FDA Bans Import of Meds From Major Drug Maker

In a major drug safety alert, the Food and Drug Administration announced today that the U.S. can refuse to import dozens of generic drugs taken by millions of Americans that are made by a major drug manufacturer in India.

People taking any of 30 generic medications, such as the generics of Cipro, Alavert and Claritin, all made at two Ranbaxy plants in India, could be affected by today's alert. But the FDA said that drug shortages are not expected in the United States, because, in all instances except for one, enough other suppliers can help meet demand for the medications.

FDA also said today that it has no evidence that the generic drugs involved are actually defective and emphasized that the agency is taking steps in advance to ensure no more products are allowed in until problems are fixed.

Generic Prescriptions

"The FDA has no reason to believe that drugs from these two plants already in the U.S. drug supply pose a safety problem," said Deborah M. Autor, director of the office of compliance at the FDA's Center for Drug Evaluation and Research.

Based in India, Ranbaxy has already been under investigation for allegedly selling fake or substandard medications. In February 2007, the Justice Department raided the manufacturer's U.S. offices in New Jersey. Last year, Ranbaxy recalled 73 million doses of a generic version of the pain pill Neurontin. Ranbaxy also received money from the Bush administration to make HIV drugs for Africa, and there are allegations that the data for some of those drugs was also not up to par.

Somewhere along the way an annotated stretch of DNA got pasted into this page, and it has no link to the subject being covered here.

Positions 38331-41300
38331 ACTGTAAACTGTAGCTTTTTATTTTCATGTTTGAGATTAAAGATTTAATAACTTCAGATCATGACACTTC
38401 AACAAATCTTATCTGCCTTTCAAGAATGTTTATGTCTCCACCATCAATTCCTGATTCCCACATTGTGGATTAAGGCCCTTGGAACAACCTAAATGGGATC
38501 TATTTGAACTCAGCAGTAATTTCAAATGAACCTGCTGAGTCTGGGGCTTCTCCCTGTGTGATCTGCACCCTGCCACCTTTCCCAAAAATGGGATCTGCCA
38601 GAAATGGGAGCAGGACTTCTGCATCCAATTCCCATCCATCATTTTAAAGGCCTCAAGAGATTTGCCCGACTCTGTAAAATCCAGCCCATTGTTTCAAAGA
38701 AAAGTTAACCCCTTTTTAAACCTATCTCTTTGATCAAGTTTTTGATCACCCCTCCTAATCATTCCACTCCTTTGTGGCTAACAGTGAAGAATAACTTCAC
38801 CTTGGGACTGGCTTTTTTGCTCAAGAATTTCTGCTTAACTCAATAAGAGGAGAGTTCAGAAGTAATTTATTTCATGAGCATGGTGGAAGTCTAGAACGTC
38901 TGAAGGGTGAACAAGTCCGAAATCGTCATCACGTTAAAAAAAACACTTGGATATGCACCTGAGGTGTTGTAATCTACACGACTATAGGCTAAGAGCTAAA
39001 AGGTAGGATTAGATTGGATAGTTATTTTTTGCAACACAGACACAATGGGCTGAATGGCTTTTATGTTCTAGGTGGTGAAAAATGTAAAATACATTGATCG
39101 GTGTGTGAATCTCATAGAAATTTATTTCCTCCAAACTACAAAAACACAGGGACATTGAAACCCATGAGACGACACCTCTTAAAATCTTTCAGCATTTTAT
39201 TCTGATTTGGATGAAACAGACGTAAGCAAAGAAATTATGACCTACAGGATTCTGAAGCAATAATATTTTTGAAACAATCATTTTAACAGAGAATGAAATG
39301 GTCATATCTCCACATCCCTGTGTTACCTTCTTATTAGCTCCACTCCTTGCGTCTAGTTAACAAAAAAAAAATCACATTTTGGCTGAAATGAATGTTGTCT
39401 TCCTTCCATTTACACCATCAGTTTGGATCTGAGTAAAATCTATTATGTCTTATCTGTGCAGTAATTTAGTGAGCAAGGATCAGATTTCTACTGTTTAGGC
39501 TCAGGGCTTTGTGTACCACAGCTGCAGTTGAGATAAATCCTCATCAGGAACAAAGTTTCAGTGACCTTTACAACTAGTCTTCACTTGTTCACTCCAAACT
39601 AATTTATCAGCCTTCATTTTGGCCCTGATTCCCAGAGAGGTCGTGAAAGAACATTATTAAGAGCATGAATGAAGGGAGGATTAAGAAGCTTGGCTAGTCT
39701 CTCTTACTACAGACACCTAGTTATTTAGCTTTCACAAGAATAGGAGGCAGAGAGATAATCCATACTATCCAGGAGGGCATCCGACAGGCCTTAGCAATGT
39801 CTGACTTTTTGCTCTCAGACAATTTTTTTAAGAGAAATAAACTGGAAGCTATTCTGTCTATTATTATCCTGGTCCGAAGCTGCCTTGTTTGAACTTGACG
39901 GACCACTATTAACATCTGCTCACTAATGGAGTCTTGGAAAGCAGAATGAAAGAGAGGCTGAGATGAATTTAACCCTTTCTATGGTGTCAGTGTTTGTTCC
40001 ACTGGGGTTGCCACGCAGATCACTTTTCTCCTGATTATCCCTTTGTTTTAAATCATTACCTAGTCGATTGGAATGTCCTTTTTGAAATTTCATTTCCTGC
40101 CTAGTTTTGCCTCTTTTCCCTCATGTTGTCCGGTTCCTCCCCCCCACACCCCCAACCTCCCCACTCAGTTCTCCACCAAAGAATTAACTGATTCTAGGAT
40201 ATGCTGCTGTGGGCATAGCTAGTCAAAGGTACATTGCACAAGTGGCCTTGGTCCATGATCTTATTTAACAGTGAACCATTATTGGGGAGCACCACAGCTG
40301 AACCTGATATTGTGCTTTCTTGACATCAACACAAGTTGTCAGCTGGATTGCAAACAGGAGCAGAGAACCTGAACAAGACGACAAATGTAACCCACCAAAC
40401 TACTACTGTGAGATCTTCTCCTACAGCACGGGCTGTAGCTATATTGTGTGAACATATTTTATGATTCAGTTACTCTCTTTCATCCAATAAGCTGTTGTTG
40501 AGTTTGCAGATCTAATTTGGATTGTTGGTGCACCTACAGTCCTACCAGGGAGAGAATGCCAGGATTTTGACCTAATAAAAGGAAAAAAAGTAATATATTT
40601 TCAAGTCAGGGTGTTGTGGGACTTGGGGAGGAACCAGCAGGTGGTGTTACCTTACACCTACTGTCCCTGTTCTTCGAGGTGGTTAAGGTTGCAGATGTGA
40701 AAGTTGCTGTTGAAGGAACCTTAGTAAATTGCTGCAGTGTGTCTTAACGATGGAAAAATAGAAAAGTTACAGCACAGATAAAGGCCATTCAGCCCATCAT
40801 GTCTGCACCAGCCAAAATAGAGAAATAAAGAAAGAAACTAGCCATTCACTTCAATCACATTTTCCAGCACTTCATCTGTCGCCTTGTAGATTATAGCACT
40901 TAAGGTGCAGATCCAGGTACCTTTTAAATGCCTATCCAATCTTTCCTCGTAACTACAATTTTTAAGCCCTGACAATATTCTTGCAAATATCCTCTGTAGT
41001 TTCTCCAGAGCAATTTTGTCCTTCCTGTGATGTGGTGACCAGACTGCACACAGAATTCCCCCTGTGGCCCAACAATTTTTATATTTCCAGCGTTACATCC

On Tuesday, the FDA issued two warning letters and an import alert for drugs made by the manufacturer.

The drug maker issued a statement in response, saying, "Ranbaxy is very disappointed in the action FDA has taken today. The company has responded to each concern FDA has raised during the past two years and had thought that progress was being made. We are, however, pleased that FDA's testing and review led the agency to conclude that there is no reason to question the safety or effectiveness of Ranbaxy's drugs."

Ranbaxy also said it will review the letters and continue to cooperate with the FDA to resolve problems.

The FDA's latest announcement again ignites debate about the safety of drugs imported from other countries, following on the heels of reports about the tainted blood-thinning drug, heparin, that was imported from China. India has become a major source of generic drugs, exporting nearly $6 billion worth of them in just the last year.

"The heparin fiasco made it clear that the FDA had compromised the policies that were put in place during the last generic drug scandal to protect the public from fraud," said Rep. John Dingell, D-Mich., in a Tuesday statement. "This latest Ranbaxy announcement further confirms that those protective policies are in shambles. The FDA is not doing its best to protect the medicines that Americans depend on for their health."

Dingel and fellow Michigan Democrat Bart Stupak previously wrote a letter to the FDA in late July to find out whether the FDA permitted the drugs to be sold after learning that the company's data on the medications was fraudulent. Today the lawmakers again placed blame on the FDA, saying the FDA has had information for three years about misconduct at Ranbaxy.

"It's a very, very serious violation," Stupak said. "A very, very serious action here. But why did it take over three years?"

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